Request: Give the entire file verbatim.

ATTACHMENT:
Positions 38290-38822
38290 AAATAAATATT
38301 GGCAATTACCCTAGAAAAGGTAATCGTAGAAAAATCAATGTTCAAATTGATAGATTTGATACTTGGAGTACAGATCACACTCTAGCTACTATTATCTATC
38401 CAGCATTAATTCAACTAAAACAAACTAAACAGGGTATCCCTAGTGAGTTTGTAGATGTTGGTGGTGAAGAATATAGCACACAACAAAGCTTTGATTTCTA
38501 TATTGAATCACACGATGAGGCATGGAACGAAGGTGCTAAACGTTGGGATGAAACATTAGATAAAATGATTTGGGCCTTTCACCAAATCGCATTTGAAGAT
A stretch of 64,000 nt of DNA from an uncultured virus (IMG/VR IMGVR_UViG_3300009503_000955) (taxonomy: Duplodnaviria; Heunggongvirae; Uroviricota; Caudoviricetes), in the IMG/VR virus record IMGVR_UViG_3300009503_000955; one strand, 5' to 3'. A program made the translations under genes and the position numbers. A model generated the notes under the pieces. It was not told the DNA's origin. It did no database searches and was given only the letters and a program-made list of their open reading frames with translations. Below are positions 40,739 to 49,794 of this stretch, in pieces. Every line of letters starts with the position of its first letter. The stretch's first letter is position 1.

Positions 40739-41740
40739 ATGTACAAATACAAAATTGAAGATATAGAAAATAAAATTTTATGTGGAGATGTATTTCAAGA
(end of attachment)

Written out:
Positions 38290-38822
38290 AAATAAATATT
38301 GGCAATTACCCTAGAAAAGGTAATCGTAGAAAAATCAATGTTCAAATTGATAGATTTGATACTTGGAGTACAGATCACACTCTAGCTACTATTATCTATC
38401 CAGCATTAATTCAACTAAAACAAACTAAACAGGGTATCCCTAGTGAGTTTGTAGATGTTGGTGGTGAAGAATATAGCACACAACAAAGCTTTGATTTCTA
38501 TATTGAATCACACGATGAGGCATGGAACGAAGGTGCTAAACGTTGGGATGAAACATTAGATAAAATGATTTGGGCCTTTCACCAAATCGCATTTGAAGAT
A stretch of 64,000 nt of DNA from an uncultured virus (IMG/VR IMGVR_UViG_3300009503_000955) (taxonomy: Duplodnaviria; Heunggongvirae; Uroviricota; Caudoviricetes), in the IMG/VR virus record IMGVR_UViG_3300009503_000955; one strand, 5' to 3'. A program made the translations under genes and the position numbers. A model generated the notes under the pieces. It was not told the DNA's origin. It did no database searches and was given only the letters and a program-made list of their open reading frames with translations. Below are positions 40,739 to 49,794 of this stretch, in pieces. Every line of letters starts with the position of its first letter. The stretch's first letter is position 1.

Positions 40739-41740
40739 ATGTACAAATACAAAATTGAAGATATAGAAAATAAAATTTTATGTGGAGATGTATTTCAAGA